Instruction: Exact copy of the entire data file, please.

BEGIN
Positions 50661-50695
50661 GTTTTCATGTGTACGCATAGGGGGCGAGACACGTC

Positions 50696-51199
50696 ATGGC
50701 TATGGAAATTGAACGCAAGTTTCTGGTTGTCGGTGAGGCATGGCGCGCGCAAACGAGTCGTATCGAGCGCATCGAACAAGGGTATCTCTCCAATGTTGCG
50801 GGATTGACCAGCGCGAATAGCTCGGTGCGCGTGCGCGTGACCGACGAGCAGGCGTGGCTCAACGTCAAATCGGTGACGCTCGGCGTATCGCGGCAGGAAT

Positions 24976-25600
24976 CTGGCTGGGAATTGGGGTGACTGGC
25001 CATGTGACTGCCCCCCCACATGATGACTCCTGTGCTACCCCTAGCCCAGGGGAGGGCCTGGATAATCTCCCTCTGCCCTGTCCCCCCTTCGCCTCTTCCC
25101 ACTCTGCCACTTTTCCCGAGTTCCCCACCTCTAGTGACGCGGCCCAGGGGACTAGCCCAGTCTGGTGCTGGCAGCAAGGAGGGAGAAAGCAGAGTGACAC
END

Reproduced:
Positions 50661-50695
50661 GTTTTCATGTGTACGCATAGGGGGCGAGACACGTC

Positions 50696-51199
50696 ATGGC
50701 TATGGAAATTGAACGCAAGTTTCTGGTTGTCGGTGAGGCATGGCGCGCGCAAACGAGTCGTATCGAGCGCATCGAACAAGGGTATCTCTCCAATGTTGCG
50801 GGATTGACCAGCGCGAATAGCTCGGTGCGCGTGCGCGTGACCGACGAGCAGGCGTGGCTCAACGTCAAATCGGTGACGCTCGGCGTATCGCGGCAGGAAT

Positions 24976-25600
24976 CTGGCTGGGAATTGGGGTGACTGGC
25001 CATGTGACTGCCCCCCCACATGATGACTCCTGTGCTACCCCTAGCCCAGGGGAGGGCCTGGATAATCTCCCTCTGCCCTGTCCCCCCTTCGCCTCTTCCC
25101 ACTCTGCCACTTTTCCCGAGTTCCCCACCTCTAGTGACGCGGCCCAGGGGACTAGCCCAGTCTGGTGCTGGCAGCAAGGAGGGAGAAAGCAGAGTGACAC